Thanksgiving is my absolute favorite holiday. It means eating! Good food! With friends! And these days, if I have family as guests, then it’s just that more special!
But for our dogs, Thanksgiving, like some other high-human-volume holidays, can be quite stressful. There are more people than usual in the house. People are behaving out of the ordinary. And there might even be someone else’s children and/or pets who do not follow the usual protocols and who change up the energy in the home considerably.
Here then are some ideas you might employ to lessen the stress for your dog.
Consider the guest list:
Are the guests your dog considers part of his pack-family? For example, my friend, Betsy has been my long term partner-in-Big-Projects and my dogs have come to accept her as part of our primary pack. There is no stress in her coming into our home.
On the other hand, I have had guests in my home (not necessarily for Thanksgiving) whom the dogs had never met before. Their energy was more the determining factor for how relaxed the dogs were, and adjustments had to be made in order to make the dogs feel comfortable and/or the guests feel safe.
In these cases you have to anticipate how your dog will feel, how he will probably react if given no intervention by you, and what adjustments are therefore warranted in order to make him feel safe and to keep your guests safe and/or comfortable.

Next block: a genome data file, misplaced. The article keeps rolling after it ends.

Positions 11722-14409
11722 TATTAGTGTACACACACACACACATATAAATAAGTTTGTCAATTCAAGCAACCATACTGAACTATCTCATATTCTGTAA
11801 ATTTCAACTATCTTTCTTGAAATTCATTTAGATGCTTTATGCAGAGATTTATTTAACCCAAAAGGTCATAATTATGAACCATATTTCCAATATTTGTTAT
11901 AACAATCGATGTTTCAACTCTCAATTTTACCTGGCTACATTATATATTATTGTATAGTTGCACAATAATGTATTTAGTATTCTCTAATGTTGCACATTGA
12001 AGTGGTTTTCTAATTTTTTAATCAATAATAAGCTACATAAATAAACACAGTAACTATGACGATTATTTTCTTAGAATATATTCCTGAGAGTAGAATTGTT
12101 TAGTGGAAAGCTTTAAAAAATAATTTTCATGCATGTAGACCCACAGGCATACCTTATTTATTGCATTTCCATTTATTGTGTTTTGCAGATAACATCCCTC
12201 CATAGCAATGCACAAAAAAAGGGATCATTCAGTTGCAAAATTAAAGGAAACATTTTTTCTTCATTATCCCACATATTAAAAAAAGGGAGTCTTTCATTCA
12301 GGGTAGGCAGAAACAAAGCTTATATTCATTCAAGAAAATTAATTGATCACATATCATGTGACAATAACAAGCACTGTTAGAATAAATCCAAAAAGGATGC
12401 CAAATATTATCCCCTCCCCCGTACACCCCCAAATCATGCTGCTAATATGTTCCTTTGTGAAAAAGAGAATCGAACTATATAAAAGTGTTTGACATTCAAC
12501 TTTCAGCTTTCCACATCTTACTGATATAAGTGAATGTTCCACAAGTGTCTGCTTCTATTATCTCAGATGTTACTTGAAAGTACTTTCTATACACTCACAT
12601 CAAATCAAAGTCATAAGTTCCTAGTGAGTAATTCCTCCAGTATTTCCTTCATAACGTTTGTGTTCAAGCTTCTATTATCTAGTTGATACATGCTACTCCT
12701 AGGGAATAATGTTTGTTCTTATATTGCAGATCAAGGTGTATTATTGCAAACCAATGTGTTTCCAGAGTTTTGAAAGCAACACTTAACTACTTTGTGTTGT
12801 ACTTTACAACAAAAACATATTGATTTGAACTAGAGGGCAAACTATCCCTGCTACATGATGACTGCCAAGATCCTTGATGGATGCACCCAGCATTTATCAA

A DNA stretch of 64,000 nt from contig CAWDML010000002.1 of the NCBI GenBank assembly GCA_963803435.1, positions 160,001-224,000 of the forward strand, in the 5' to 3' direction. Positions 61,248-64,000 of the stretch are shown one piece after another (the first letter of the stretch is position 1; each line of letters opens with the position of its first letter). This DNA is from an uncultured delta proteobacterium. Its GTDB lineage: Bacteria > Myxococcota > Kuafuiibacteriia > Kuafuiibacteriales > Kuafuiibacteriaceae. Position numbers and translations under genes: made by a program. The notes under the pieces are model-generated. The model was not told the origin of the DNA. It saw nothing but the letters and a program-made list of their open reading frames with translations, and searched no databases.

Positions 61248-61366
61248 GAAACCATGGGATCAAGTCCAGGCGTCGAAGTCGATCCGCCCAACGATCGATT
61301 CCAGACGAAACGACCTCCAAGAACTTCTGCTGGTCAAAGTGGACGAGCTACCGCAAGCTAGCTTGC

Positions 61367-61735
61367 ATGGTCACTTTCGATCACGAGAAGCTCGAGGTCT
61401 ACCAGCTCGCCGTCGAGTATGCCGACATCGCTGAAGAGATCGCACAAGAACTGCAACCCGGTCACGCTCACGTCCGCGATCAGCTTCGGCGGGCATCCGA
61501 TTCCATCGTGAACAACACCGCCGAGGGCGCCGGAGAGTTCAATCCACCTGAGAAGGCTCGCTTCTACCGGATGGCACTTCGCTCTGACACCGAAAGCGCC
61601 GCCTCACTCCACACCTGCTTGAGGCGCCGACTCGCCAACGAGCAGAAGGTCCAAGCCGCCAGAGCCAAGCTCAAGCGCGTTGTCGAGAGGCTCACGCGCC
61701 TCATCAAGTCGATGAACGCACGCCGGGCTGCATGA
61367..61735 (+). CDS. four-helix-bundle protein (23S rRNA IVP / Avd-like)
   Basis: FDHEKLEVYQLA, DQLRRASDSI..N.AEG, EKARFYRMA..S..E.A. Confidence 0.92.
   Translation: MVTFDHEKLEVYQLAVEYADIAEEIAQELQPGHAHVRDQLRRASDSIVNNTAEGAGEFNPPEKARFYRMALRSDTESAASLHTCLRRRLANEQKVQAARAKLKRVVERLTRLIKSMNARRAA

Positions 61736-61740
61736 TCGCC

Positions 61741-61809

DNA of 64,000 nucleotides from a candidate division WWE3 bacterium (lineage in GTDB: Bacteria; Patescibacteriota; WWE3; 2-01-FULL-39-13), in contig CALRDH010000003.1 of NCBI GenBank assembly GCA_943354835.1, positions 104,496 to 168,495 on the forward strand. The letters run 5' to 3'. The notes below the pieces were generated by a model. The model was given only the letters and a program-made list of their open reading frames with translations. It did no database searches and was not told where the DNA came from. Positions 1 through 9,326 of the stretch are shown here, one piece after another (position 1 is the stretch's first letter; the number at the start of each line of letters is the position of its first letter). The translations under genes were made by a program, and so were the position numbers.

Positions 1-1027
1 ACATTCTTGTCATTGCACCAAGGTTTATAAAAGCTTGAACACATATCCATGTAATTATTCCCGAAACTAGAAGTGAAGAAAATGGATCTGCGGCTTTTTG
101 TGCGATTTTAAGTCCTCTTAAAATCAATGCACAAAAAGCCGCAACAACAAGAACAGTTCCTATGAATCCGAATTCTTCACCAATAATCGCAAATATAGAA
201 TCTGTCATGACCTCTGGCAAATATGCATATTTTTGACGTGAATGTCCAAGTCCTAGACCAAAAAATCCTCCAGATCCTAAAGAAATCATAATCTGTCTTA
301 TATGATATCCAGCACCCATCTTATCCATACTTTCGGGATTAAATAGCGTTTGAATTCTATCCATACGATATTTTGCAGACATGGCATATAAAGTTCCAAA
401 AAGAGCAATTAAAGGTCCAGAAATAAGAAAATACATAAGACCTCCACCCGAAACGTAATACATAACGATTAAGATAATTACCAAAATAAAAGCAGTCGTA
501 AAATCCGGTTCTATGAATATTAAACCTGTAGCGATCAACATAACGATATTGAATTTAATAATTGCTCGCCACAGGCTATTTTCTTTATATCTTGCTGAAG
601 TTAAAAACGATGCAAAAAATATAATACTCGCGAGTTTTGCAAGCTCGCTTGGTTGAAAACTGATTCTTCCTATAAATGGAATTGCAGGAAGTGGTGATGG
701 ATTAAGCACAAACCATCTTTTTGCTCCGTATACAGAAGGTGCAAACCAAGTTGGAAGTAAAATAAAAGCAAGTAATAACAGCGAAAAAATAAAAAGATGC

Dog Personalities: (Learn to “read” your dog”)
Hanna was a Golden Retriever who loved people –and I do mean LOVED people. One day, Alice was sitting in the living room from which she had a direct view of the dining room when our friend Helen arrived. Hanna began to sob, “Helen, I LOOOOOVVVVEEEE you.” Over and over the dog howled her love for Helen. Alice, who has loved so few people you could count them all on one hand, looked at Hanna, then snapped her head around to look at me- then snapped around again to look at Hanna, then once more to inquire of me: “All this about a HUMAN?!” I nearly died laughing.
For the Hannas of the world, Thanksgiving is a fine holiday indeed. Old friends and new are gathered under one roof. There are hands that will pet her and food that will be delivered to her (Danger, danger, Will Robinson, DANGER!!!
For the Alice’s in the world, guests will arrive and will be ignored or even shunned… until food is present, at which point she will rise to the level of mooch that directly corresponds to the weakness of a guest to give in to her insistence that she be the Food Taster. Again: Danger, danger, Will Robinson, DANGER!!! Not all food for humans is safe for dogs!
See the blog post entitled, “Six Common Substances that Regularly Poison Dogs” and add to that list:
- Raisins and grapes
- Chocolate (dark is the most dangerous)
- Avacado (especially the pit and skin)
- Pits of pit-fruit (peaches, apricots) and seeds (apples, pears) etc.
- Macadamia Nuts
- Raw fish
- Yeast (as in rising dough)
- Onions and Garlic (though not in small quantities.
For several years I had a little Jack Russell Terrorist name Molly-Cule. When I got her at age 10 months she was a whirling dervish of energy. She zoomed everywhere she went at full throttle until she keeled over, took a nap, then woke, fully charged and created a whirlwind of trouble again. Suddenly her batteries would wear out — at which point she fell over into a comatose sleep for a period that was not nearly long enough. The first morning we had her, she jumped up on the dining room table as we sat down for breakfast and said “Oh boy! BREAKFAST! I’ll have YOURS!”